Fender Esquire

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Fender Esquire
Fender Esquire.jpg
Esquire in two-tone sunburst
Period1950 (original run)
1951–1969 (second run), with reproductions available later
Body typeSolid
Neck jointBolt-on
BodySwamp ash, pine
FretboardMaple, rosewood
BridgeProprietary three-saddle string-through
Pickup(s)1 single-coil (some 1950 examples were equipped with 2 pickups)
Colors available
white, black & shades of blonde
Various sunbursts

The Fender Esquire is a solid-body electric guitar manufactured by Fender. The Esquire was the first solid-body guitar sold by Fender, debuting in 1950.[1] Shortly after its introduction, a two-pickup version was built. It was soon renamed the Broadcaster later that year; the single pickup version retained the Esquire name. The Gretsch Company at the time marketed a drum set under the 'Broadkaster' name, and at their request, Fender dropped the Broadcaster name, eventually renaming their guitar the "Telecaster". The more versatile Broadcaster/Telecaster has since become one of Fender's most popular models with dozens of variations produced. Once the Telecaster was introduced, the Esquire became marketed as a lower-cost version. Over the following two decades, the availability of other low-cost models saw the Esquire's sales decline and the model was discontinued in 1969.

The model has since been reissued but remains a relatively "niche" guitar. Esquire users today prefer the model's increased treble over the Telecaster.[2] Although the Esquire was the original model introduced, given the popularity and uninterrupted production of the Telecaster, the limited reissued Esquire models are generally regarded and billed as variants of the Telecaster.

Early development[edit]

1st prototype of 1949 (replica).

The first prototype for the Esquire (and the later Telecaster) was completed by Leo Fender and George Fullerton in the fall of 1949. The prototype introduced the now-familiar square edged, dreadnought body shape with single cutaway to allow easier access to the upper frets. Likewise, it already featured the distinctive combination bridge and pickup assembly, using the pickup from Fender's "Champion" lap steel guitar, with its individual pole pieces for each string, mounted at a slant, and the three bridge saddles which allow adjustment of intonation only in pairs, but individual string height.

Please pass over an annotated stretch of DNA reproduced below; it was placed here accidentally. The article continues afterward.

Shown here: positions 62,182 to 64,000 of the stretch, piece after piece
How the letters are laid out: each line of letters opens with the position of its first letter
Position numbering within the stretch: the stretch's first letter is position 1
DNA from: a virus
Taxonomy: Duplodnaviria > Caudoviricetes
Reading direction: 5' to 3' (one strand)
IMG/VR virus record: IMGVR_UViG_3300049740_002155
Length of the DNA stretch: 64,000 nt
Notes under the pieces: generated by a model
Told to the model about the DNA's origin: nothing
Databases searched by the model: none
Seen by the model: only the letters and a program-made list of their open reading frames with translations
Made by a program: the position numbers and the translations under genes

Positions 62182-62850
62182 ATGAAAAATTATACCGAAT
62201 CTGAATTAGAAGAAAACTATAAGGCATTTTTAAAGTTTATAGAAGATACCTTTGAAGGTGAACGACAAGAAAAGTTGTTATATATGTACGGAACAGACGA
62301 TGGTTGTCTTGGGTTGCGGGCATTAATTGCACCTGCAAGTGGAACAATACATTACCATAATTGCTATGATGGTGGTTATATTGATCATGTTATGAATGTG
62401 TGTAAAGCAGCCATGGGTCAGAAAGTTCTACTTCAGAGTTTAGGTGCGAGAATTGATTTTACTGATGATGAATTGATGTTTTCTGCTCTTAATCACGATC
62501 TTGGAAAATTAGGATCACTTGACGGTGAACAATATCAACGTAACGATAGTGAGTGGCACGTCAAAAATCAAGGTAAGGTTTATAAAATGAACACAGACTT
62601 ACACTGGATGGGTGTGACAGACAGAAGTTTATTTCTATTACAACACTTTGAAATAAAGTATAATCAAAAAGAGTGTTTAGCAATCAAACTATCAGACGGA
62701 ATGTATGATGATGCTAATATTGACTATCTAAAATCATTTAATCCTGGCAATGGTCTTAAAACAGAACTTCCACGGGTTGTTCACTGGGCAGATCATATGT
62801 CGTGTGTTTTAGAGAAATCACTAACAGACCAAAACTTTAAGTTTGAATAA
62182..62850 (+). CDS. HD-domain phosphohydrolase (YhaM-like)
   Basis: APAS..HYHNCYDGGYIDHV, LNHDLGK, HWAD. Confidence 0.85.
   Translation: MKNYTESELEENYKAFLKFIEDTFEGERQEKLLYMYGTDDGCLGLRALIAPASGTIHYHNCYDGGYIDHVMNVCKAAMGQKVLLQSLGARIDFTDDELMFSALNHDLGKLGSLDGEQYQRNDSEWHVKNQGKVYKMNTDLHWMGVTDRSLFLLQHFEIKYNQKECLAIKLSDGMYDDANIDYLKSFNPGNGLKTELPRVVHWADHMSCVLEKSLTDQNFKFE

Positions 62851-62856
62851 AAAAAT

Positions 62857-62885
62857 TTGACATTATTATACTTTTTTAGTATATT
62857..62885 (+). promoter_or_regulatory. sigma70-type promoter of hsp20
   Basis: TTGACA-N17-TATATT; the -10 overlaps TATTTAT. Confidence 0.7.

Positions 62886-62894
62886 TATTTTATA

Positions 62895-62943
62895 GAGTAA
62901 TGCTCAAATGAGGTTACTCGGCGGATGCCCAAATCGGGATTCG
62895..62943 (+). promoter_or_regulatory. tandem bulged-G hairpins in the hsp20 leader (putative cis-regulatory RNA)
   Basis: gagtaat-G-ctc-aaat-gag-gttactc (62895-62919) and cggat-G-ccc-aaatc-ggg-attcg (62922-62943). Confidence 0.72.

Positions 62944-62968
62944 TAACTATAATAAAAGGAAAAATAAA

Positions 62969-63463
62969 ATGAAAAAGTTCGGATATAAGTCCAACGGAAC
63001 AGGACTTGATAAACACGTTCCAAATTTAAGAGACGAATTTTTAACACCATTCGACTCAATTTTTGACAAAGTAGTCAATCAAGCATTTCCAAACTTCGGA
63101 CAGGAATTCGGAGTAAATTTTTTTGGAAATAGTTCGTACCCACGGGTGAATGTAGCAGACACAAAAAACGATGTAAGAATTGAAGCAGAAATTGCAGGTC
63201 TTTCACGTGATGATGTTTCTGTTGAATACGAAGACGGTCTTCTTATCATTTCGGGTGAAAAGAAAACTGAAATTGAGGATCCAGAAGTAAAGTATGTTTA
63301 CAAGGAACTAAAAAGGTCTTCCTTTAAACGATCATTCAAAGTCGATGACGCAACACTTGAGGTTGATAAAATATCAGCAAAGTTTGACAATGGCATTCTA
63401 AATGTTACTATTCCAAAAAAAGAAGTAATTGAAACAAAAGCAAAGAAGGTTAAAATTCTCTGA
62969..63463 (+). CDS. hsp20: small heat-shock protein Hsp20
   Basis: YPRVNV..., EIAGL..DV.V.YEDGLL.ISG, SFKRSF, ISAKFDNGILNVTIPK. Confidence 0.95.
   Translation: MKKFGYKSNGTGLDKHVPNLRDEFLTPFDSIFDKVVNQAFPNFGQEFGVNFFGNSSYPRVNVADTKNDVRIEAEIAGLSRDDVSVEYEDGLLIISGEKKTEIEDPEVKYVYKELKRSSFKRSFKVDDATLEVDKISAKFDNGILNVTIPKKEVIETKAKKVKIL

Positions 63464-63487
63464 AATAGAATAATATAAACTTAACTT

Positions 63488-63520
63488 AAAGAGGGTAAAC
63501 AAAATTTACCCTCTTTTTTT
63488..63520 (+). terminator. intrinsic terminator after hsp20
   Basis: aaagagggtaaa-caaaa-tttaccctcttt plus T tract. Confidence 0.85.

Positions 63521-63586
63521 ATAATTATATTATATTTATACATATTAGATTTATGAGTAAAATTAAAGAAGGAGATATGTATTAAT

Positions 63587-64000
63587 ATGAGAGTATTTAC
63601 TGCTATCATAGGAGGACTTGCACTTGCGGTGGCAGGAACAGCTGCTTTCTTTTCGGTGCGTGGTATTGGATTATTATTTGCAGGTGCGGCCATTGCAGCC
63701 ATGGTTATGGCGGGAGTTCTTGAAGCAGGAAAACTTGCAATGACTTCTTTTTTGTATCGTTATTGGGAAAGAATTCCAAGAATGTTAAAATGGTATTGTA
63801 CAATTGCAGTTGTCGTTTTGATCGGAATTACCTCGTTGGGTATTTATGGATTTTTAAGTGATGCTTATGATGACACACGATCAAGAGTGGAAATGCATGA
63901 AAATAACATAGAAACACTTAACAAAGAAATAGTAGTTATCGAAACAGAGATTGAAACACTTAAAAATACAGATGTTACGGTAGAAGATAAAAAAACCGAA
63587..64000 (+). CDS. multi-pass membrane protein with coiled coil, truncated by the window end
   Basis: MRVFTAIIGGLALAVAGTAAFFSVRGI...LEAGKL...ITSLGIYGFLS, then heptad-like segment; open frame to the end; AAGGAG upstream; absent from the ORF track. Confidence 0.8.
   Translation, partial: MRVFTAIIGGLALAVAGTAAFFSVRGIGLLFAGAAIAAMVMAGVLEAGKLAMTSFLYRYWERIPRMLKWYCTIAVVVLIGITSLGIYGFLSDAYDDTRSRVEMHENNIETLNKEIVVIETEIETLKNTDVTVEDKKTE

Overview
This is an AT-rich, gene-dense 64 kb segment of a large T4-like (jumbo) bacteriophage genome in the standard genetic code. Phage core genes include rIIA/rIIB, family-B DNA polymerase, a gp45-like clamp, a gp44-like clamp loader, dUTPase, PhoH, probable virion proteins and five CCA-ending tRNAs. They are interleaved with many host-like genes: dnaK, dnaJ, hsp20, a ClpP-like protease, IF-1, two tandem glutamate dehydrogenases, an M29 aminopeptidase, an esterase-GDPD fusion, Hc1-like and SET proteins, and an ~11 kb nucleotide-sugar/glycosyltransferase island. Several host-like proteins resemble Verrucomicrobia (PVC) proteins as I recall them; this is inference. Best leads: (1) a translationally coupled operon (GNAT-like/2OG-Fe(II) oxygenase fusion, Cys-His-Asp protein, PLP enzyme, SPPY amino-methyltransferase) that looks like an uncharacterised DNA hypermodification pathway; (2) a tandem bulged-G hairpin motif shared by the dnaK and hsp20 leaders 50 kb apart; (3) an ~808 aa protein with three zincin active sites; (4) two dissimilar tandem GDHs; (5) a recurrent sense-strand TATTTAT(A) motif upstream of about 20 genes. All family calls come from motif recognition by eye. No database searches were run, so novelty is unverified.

The neck, like the first Esquires manufactured in 1950, was made from a single piece of maple without a separate fret board or truss rod. The neck was attached to the body with four screws and an anchor plate, unlike in traditional guitar construction, where a tenon on the neck is glued into the body. Unlike the Esquire, the neck was wider at the nut, and the head had 3 tuners on each side. The prototype differed from the later production guitars in several other respects: the body was made of pinewood, it was painted opaque white, its pickguard did not extend below the strings, it lacked a selector switch, and its volume and tone knobs were mounted on a slanted plate.[3] Like the production models, it had a removable pickup cover, but unlike the production models, the cover had straight sides.[4] The prototype had only one pickup, as did Esquires manufactured from 1951 onwards.

Over the winter of 1949/50, Fender refined the design. The neck width at the nut was narrowed to 1 5/8", and the head modified to accommodate all six tuners on one side, inspired by a Croatian design that Fender liked. A tone selector switch was added, and the controls were mounted on a plate parallel to the strings. The scratch plate (pickguard) was enlarged.[5] During late spring of 1950, Fender had added a second (Champion steel) pickup in the neck position. It was soon redesigned to pick around more easily with a smaller pickup, and encased in a metal shielding cover designed by Karl Olmstead (tool & die makers Race & Olmstead).[1] However, this last feature was not to make it onto Fender's commercially advertised guitar, as Fender's distributor, the Radio & Television Equipment Company (RTEC), had decided that it would be easier to sell the single pickup version of the guitar.[1]

The 1950 Esquire[edit]